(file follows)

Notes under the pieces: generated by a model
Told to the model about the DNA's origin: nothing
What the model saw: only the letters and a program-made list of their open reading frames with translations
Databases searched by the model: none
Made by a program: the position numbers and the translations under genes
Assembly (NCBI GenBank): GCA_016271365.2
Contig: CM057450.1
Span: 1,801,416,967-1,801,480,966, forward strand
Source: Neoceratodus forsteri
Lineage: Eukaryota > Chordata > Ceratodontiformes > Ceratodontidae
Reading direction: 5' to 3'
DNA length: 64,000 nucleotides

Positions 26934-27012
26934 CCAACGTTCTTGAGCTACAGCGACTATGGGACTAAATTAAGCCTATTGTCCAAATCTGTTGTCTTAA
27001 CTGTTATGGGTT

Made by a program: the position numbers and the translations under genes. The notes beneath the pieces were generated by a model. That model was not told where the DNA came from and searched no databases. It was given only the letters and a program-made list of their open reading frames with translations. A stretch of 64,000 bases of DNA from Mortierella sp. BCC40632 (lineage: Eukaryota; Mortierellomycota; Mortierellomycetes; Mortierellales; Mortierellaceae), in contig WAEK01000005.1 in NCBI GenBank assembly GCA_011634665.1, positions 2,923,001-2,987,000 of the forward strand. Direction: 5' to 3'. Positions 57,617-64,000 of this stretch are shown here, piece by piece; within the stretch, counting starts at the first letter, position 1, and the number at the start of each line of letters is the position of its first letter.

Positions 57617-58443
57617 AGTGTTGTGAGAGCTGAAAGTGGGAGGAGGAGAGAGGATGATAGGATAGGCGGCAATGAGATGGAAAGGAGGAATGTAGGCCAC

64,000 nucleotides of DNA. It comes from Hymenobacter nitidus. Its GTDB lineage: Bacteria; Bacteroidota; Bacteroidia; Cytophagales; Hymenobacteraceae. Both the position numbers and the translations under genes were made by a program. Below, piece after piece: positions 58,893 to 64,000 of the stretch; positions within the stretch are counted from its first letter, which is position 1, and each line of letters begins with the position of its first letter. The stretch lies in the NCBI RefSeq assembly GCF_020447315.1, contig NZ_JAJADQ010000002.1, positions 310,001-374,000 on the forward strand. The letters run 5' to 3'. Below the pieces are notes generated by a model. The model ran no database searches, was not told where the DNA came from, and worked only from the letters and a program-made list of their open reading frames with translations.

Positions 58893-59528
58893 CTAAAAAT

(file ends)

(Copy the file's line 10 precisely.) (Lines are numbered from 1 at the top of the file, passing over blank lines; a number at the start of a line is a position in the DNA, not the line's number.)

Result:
Lineage: Eukaryota > Chordata > Ceratodontiformes > Ceratodontidae